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Why the Bank of Canada and the Bond Market Still Don’t See Eye To Eye

Toronto mortgage ratesThe Bank of Canada (BoC) left its policy rate unchanged when it met last week, as expected.

In its accompanying statement, the Bank offered its latest take on the incoming data with specific emphasis on “developments in household spending, oil markets, and the global trade environment”.

In today’s post I’ll break down the BoC’s observations and offer my take on how these three key areas are evolving.

First, some background.

At its April meeting the Bank acknowledged that our economic momentum had slowed unexpectedly but forecast that it would recover in the second half of 2019. The underlying message in that prediction was that the BoC’s next move would still be a hike, and that our current economic soft patch would only delay it.

Interestingly, bond-market investors didn’t buy that view. (And as strange as it might sound, the bond market actually has a much better track record of predicting the BoC’s next move than the Bank itself does.) The bond market continues to bet that the BoC’s next move will be a cut.

With those opposing views in mind, I will juxtapose the Bank’s latest observations with what the bond market might be seeing instead.

Household Spending   

Household spending refers to the items that Canadians buy to meet their everyday needs.

Our economy has been propped up by a steady increase in household spending since the Great Recession, but this rise has been underpinned primarily by increases in debt rather than by rising incomes.

The BoC is rightly concerned about the impact that its five recent quarter-point rate increases will have on future consumer spending because high debt levels make it more difficult for Canadian consumers to absorb rate hikes. Also, much of the impact from each hike occurs with a lag, and by the Bank’s own estimate, it will take until October 2020 before the full impact of its recent tightening cycle can be comprehensively assessed.

In its most recent statement, the BoC observed that “recent data support a pick-up in consumer spending”. To wit, last Friday Statistics Canada confirmed that household spending rose by 3.5% on an annualized basis in the first quarter of this year. The Bank also noted that we are experiencing “strong job growth”, which would typically portend rising incomes that would lead to increased consumer spending in the future.

While the first-quarter uptick in consumer spending was positive news overall, here are some of the concerns that may be tempering the bond market’s enthusiasm:

Oil Markets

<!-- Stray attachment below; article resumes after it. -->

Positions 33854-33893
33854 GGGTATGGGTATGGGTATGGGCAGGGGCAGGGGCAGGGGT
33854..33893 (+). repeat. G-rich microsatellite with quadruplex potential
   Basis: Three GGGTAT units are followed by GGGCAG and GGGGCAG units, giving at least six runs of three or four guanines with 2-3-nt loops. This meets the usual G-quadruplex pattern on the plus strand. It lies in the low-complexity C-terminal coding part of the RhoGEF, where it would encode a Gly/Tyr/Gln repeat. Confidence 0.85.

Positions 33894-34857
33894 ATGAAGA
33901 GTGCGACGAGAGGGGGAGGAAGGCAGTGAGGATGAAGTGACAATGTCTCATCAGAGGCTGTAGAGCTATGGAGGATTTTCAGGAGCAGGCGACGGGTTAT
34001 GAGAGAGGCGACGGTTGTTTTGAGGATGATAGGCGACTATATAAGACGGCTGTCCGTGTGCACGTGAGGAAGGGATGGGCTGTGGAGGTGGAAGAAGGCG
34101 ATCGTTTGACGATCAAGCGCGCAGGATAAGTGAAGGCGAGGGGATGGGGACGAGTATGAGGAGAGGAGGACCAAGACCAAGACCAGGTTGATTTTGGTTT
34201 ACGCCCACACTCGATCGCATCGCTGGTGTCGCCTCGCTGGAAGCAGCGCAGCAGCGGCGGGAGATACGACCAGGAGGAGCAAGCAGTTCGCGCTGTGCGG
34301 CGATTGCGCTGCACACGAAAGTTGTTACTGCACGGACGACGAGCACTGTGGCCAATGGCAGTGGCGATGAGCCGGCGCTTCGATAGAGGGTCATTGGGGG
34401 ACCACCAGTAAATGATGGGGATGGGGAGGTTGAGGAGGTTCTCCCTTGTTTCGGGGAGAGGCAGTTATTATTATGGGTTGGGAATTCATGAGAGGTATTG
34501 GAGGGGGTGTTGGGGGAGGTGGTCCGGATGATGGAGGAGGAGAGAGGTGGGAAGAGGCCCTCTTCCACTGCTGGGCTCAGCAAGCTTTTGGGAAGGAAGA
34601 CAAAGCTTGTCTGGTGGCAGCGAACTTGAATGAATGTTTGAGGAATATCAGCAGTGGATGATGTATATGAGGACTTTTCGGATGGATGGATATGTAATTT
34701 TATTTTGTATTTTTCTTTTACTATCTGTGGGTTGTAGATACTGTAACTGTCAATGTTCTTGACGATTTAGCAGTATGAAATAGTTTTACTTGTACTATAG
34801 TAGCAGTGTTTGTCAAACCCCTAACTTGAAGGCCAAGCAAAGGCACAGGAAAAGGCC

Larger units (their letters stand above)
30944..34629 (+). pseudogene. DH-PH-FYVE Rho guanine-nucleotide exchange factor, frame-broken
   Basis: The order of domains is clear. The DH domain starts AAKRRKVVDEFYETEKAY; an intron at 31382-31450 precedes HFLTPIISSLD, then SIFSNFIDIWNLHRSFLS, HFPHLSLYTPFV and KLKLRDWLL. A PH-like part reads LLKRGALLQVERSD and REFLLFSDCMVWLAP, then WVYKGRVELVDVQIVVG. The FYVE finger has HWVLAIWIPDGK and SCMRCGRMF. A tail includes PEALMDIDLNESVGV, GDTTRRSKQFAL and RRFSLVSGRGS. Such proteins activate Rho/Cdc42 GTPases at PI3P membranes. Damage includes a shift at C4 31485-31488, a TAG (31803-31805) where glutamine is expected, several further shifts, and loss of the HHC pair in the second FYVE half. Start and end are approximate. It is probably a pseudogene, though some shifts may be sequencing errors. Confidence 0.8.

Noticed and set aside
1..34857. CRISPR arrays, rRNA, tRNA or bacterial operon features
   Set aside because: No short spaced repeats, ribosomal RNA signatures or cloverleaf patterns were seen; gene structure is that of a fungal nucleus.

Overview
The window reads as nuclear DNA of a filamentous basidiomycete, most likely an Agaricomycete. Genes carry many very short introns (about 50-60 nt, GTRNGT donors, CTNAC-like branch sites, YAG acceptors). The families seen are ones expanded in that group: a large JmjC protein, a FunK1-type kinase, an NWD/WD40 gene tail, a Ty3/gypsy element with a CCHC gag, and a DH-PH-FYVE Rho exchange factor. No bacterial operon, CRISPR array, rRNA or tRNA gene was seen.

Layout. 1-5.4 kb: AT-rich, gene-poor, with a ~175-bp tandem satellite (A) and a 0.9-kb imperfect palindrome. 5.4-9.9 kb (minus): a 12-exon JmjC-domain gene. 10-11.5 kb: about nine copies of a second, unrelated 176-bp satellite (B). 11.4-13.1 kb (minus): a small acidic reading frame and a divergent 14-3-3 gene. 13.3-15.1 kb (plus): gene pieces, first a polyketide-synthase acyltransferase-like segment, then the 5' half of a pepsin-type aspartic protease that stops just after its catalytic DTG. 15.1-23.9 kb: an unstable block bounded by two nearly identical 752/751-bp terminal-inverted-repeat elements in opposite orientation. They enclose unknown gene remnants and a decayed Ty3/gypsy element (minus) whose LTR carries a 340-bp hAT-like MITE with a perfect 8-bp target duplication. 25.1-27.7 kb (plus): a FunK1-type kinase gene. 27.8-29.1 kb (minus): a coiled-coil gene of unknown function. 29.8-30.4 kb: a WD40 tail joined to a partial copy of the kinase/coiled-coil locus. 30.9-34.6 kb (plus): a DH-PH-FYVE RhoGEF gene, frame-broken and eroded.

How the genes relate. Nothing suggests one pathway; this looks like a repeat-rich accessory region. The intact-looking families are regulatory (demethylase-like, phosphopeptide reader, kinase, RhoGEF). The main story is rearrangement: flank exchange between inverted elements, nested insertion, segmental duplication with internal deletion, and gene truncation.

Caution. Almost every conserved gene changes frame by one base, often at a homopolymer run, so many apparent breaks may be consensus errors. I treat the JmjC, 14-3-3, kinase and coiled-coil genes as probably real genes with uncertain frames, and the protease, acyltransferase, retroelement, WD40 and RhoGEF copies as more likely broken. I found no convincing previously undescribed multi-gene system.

The BoC continues to closely monitor the recovery in Alberta’s oil patch, which remains hampered by transportation bottlenecks that are greatly limiting our oil exporters’ ability to access foreign markets other than the U.S.

In its most recent statement, the Bank assessed that “the oil sector is beginning to recover as production increases and prices remain above recent lows”.

While the BoC’s assessment can be characterized as cautiously optimistic, bond-market investors might hold a less enthusiastic view based on the following factors:

The Global Trade Environment

The BoC assessed that “the recent escalation of trade conflicts is heightening uncertainty about economic prospects”.

The Bank also observed that “trade restrictions introduced by China are having direct effects on Canadian exports” while “the removal of [U.S.] steel and aluminum tariffs and increasing prospects for ratification of CUSMA will have positive implications for Canadian exports and investment”.

Further to that last point, the BoC noted that “business investment has firmed” and that recent data support a pickup in exports in the second quarter.

Here is where the bond market may look at the trade file differently:

Finally, Canadian bond-market investors will have noted that the U.S. futures market is now assigning 55% odds that the U.S. federal reserve will cut rates at its next meeting on July 31 and 78% odds that it will have cut rates at least once by its following meeting on September 18.

While much of the recent Canadian economic data has been more encouraging than the comparable U.S. data, if the Fed cuts its policy rate, bond-market investors may expect that the BoC will have no choice but to follow suit. Failure to do so would buoy the already stubbornly lofty Loonie and further undermine the current momentum in our export sector, which is underpinning the Bank’s optimism.

Bluntly put, the BoC’s outlook comes with a healthy dose of hope, and the bond market’s view comes with a healthy dose of scepticism. In the current environment, the latter seems a more reliable outlook than the former.

Canada mortgage rates
The Bottom Line:
Last week the BoC reconfirmed its belief that our current slowdown will prove temporary. The bond market is less convinced, and that’s why Government of Canada bond yields continue to fall, as do the fixed mortgage rates that are priced on them. In addition, the futures market continues to bet that the BoC’s next move will be a cut and that our variable mortgage rates are more likely to fall than to rise.

David Larock is an independent full-time mortgage broker and industry insider who helps Canadians from coast to coast. If you are purchasing, refinancing or renewing your mortgage, contact Dave or apply for a Mortgage Check-up to obtain the best available rates and terms.